Neurobehavioural functioning in neonatal intensive care unit graduates in late childhood and early adolescence

W. John Curtis, Linda L. Lindeke, Michael K. Georgieff, Charles A. Nelson

Research output: Contribution to journalArticlepeer-review

83 Scopus citations


The current study examined memory and executive functioning in a sample of children who were hospitalized in a neonatal intensive care unit (NICU) after birth. Thirty-two children born prematurely and/or with medical complications (NICU children) and 25 control children born at term were assessed with the Cambridge Neuropsychological Testing Automated Battery (CANTAB), a multi-dimensional computer-based measure of memory and executive functioning. Comparisons between the NICU and control groups on the CANTAB subscales indicated that the NICU children had a shorter spatial memory span length and committed more forgetting errors on a spatial working memory task. Correlational analyses demonstrated that the number and extent of medical complications at birth was negatively associated with spatial memory span, planning and spatial recognition memory. Multiple regression models suggested that gestational age was of primary importance in predicting spatial memory span, while neurobiological risk was primary in the prediction of spatial working memory errors. Overall, the current results showed fewer deficits in this group of children than were found in a previous neuropsychological assessment of this cohort. The implications of this finding for discerning the effects of neural plasticity over and above normal brain maturational processes are discussed.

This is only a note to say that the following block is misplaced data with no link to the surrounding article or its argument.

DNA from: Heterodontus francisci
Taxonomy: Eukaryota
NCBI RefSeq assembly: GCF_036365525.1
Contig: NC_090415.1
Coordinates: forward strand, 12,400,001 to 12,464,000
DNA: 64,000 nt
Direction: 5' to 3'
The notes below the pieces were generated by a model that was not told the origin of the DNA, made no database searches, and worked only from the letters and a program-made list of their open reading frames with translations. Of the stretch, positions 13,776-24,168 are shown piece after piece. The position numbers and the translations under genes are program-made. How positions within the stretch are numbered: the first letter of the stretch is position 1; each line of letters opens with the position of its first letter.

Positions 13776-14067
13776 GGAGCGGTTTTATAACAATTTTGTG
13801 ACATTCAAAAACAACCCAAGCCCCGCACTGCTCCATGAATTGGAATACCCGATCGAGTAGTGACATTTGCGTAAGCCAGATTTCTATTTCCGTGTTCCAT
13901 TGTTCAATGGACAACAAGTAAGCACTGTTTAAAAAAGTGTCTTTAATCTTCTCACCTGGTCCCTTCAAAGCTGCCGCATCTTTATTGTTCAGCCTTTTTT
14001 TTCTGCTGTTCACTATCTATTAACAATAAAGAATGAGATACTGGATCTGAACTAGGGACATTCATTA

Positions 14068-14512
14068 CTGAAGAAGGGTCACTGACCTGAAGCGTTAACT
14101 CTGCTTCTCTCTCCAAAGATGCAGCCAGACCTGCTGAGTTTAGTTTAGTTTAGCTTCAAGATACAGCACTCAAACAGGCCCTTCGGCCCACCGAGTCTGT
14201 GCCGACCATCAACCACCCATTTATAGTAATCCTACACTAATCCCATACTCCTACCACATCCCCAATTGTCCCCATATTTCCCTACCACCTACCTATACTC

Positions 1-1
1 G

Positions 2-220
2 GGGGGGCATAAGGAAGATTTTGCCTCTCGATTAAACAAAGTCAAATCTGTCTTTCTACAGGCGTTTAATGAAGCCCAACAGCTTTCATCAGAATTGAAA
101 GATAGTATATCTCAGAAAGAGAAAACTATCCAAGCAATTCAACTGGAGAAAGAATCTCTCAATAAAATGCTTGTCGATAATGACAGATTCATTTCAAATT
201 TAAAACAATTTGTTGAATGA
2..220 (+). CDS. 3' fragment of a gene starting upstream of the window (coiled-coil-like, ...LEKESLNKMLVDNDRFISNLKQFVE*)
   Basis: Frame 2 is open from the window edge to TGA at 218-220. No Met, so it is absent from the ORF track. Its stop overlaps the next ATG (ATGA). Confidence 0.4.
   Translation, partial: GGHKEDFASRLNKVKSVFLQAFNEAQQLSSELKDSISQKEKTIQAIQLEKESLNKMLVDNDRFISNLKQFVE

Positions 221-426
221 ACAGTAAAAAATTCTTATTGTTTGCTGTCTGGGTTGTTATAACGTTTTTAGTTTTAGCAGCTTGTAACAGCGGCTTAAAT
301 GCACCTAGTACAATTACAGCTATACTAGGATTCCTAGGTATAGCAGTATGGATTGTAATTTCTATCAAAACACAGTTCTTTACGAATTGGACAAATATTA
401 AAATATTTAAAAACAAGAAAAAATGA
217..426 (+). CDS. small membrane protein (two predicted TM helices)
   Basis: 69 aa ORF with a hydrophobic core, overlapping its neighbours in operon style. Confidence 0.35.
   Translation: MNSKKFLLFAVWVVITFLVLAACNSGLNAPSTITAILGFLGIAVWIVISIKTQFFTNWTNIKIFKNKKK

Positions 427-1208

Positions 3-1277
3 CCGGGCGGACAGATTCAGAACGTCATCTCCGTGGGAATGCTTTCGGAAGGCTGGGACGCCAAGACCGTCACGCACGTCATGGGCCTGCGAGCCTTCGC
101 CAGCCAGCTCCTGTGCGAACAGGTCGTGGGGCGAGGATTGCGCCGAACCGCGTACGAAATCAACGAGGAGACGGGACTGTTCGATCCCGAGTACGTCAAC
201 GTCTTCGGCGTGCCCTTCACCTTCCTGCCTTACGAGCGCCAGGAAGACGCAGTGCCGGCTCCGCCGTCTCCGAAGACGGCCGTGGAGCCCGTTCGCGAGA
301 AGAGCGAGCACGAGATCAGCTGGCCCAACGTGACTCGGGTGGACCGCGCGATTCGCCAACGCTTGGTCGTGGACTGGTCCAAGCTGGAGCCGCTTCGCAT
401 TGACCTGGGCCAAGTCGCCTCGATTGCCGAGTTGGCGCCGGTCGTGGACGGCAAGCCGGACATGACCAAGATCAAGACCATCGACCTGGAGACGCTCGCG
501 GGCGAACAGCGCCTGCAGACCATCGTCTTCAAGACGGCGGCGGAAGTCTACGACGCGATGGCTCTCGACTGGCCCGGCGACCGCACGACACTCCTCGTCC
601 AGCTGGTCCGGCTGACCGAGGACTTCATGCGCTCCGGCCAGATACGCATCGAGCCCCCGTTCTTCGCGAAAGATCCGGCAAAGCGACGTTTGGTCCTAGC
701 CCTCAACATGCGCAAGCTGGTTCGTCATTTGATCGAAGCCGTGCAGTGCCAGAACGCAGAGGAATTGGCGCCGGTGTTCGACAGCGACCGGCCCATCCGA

Original languageEnglish (US)
Pages (from-to)1646-1659
Number of pages14
Issue number7
StatePublished - 2002

Bibliographical note

Funding Information:
We wish to thank all of the families who, without hesitation, gave their time and effort to participate in this study. We also wish to acknowledge the assistance of Bonny Donzella, Elysia Davis, Jackie Bruce and Donna Lennes in data collection. This work was supported by NIH grants NS 76145 and HD 29421 to Drs Nelson and Georgieff, respectively.


  • Brain development
  • Executive functioning
  • Neuropsychology
  • Plasticity
  • Premature birth

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